Pages from Judge Aileen Cannon's order granting a request by...

Pages from Judge Aileen Cannon's order granting a request by former President Donald Trump's legal team to appoint a special master to review documents seized by the FBI during a search of his Mar-a-Lago estate. Credit: AP/Jon Elswick

A decision Monday by a federal judge granting former President Donald Trump's request for an independent review of the FBI's seizure of documents at Mar-a-Lago last month has prompted an unusually forceful backlash within the legal community. It isn't just partisan analysts who are reacting with dismay; criticism of Judge Aileen Cannon's decision has been widespread.

I'll leave the specific ways that the decision fell short to legal specialists. But suffice to say there were a lot. The good news is that the judge's decision has been so widely faulted that it could encourage media to resist the common temptation to hear out "both sides" of the argument when one side is so evidently flawed. The ruling also could motivate some Republican judges to shy away from hard-line decisions in order to avoid being labeled partisan — that is, nothing but apologists for their party and for Trump.

The "neutral" media — outlets that think of themselves as neutral, and try hard to have their coverage reflect that — have many real biases, and one of them is a strong inclination to treat conflicts between the two main political parties as having two reasonable sides that reasonable people differ on, with the media's job being to present both sides equally.

Sometimes, a different tendency kicks in, a "mainstream" bias, in which one side is presented as clearly wrong. That bias is healthy as long as one side is actually wrong. It's how media talk about politicians convicted of crimes, for example. The media also has adopted this framing in the coverage of the Jan. 6 attack on the Capitol. It's what has allowed many neutral outlets to state plainly that Trump's continued claims about the 2020 election are false, rather than describing the claims as contested.

But the tendency to assign equal weight to "both sides" is strong. For example, when President Joe Biden last week called out Trump and those who reject election results and use or threaten violence as threats to democracy, there was a strong inclination in media coverage to balance Biden's measured words with Trump's continued demonization of anyone who stands in his way.

What generally pushes the media to switch away from "both sides" is either validation from experts or, even better, from leaders of both political parties. If the signal from them is strong enough, it serves as permission to call something simply wrong or false. That's one reason why former Attorney General William Barr's comments last week defending the Federal Bureau of Investigation's actions in the documents case received heavy coverage, even though he said nothing that plenty of experts hadn't already stated.

The more that credentialed experts argue that Trump's actions, and in this case the actions of a Trump-nominated judge, are truly extraordinary, the more it's likely that the media will accept that framing in their reporting and reject the "both sides" temptation. And that, in turn, can matter to those voters who prefer Republican ideas on many public policy questions but also strongly support democracy and reject the Trump turn against the rule of law. Of course, this is only one case — but each bit helps.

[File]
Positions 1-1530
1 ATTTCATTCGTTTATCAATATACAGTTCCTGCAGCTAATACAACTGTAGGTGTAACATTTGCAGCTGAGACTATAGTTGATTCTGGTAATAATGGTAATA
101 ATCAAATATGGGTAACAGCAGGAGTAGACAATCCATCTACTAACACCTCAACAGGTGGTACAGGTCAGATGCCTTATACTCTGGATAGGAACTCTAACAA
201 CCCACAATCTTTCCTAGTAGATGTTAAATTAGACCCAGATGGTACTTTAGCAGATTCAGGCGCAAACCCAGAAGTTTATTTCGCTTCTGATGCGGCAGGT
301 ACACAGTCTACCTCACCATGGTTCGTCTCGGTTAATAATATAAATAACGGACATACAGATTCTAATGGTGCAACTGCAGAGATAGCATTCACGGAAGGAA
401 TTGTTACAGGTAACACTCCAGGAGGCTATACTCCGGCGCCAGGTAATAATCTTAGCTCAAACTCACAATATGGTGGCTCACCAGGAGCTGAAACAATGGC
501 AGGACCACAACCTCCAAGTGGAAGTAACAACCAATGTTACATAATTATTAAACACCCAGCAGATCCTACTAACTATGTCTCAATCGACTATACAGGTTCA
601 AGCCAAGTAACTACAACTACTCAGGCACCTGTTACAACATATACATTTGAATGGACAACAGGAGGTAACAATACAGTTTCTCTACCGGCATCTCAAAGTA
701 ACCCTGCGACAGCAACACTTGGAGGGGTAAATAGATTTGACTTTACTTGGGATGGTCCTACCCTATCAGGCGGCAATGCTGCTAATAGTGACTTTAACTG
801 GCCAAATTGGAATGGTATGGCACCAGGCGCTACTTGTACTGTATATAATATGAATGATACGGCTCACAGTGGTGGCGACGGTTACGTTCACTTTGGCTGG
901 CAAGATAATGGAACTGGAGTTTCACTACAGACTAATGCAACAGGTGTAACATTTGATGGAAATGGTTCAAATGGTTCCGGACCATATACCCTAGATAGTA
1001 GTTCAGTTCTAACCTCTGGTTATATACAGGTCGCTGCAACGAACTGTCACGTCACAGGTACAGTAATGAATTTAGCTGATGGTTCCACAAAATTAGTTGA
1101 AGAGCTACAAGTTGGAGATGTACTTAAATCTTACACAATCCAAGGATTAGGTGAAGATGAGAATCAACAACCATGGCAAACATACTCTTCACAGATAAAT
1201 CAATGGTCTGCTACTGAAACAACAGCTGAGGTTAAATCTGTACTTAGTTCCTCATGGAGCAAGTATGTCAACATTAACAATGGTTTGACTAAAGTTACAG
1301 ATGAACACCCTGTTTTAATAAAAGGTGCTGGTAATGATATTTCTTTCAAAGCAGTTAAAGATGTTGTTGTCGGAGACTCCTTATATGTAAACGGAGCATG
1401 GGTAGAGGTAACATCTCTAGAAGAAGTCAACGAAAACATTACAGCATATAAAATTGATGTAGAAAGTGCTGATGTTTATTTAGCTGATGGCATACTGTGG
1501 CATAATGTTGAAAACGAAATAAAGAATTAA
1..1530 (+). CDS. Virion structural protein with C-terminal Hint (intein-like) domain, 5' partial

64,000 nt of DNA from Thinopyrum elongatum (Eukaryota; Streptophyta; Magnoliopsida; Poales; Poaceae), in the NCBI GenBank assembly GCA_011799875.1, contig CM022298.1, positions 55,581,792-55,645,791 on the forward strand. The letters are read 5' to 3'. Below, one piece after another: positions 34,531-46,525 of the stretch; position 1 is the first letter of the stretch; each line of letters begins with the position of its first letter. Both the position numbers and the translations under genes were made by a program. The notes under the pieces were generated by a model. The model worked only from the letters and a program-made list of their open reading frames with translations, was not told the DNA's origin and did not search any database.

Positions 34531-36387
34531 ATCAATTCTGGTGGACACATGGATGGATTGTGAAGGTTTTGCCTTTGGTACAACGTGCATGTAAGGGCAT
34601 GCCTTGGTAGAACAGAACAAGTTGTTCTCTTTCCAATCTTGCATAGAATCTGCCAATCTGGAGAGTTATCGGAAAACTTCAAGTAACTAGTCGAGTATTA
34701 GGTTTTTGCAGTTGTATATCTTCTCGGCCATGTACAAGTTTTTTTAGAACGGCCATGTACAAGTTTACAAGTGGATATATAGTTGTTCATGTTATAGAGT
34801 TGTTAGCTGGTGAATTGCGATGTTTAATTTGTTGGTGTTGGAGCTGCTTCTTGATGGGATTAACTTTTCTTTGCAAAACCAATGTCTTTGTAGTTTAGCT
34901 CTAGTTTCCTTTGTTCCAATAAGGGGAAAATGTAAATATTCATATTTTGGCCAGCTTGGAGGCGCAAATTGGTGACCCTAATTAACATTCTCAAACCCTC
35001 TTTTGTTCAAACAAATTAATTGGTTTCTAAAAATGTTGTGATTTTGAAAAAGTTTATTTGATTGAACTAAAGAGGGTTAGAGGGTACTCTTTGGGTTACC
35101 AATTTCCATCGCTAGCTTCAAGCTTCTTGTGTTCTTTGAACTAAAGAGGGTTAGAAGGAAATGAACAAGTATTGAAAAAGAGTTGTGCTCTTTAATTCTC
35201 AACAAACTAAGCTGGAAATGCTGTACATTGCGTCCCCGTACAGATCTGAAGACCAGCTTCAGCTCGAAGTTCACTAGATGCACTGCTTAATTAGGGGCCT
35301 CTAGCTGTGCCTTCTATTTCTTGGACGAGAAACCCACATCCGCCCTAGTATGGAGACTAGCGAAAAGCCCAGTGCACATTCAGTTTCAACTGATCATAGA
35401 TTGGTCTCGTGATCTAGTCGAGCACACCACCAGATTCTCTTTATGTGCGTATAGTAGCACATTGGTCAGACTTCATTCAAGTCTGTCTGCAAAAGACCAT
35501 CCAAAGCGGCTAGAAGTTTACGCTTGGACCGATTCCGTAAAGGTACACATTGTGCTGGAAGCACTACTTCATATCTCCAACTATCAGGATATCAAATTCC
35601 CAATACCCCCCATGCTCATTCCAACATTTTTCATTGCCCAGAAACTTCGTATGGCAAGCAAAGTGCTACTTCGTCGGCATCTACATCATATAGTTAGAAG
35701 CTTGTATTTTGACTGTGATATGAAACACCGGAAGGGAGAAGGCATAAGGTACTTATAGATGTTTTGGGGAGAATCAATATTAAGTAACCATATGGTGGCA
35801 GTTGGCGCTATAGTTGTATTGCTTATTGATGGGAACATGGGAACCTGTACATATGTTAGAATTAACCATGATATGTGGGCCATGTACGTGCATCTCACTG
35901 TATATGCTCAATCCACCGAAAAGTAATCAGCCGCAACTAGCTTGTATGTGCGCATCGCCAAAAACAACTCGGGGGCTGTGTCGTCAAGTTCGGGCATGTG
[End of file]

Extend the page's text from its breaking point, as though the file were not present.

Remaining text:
It isn't just about the media. Within the legal community, a strong reaction to Judge Cannon's decision could have ripple effects. Some Republican judges are very comfortable with and may even seek out the scorn of the mainstream bar. But others will be much less willing to be seen as merely partisan hacks, and a strong public reaction to Judge Cannon's decision could influence their own approach going forward.

I don't want to overplay this; it isn't as if even those Republican judges who care about such things will suddenly adopt the positions taken by Democratic judges. But we've seen Chief Justice John Roberts, despite being a very conservative judge, oppose extreme positions even if he likely agreed with the general direction. Others might do the same. There's a difference, after all, between being a very conservative judge and just being partisan.

What's more, if the reaction from the mainstream legal community is strong enough, it could push bar associations to be more aggressive about seeking sanctions on lawyers who (for example) file far-fetched lawsuits still challenging the 2020 election — and yes, that's still going on.

None of this is guaranteed. But we shouldn't dismiss the possibility of a significant and consequential backlash to Judge Cannon's decision. A lot of lawyers care deeply about judicial standards and legal ethics, and that absolutely includes a lot of Republican lawyers and even Republican judges.

This column does not necessarily reflect the opinion of the editorial board or Bloomberg LP and its owners. Jonathan Bernstein is a Bloomberg Opinion columnist covering politics and policy. A former professor of political science at the University of Texas at San Antonio and DePauw University, he wrote A Plain Blog About Politics.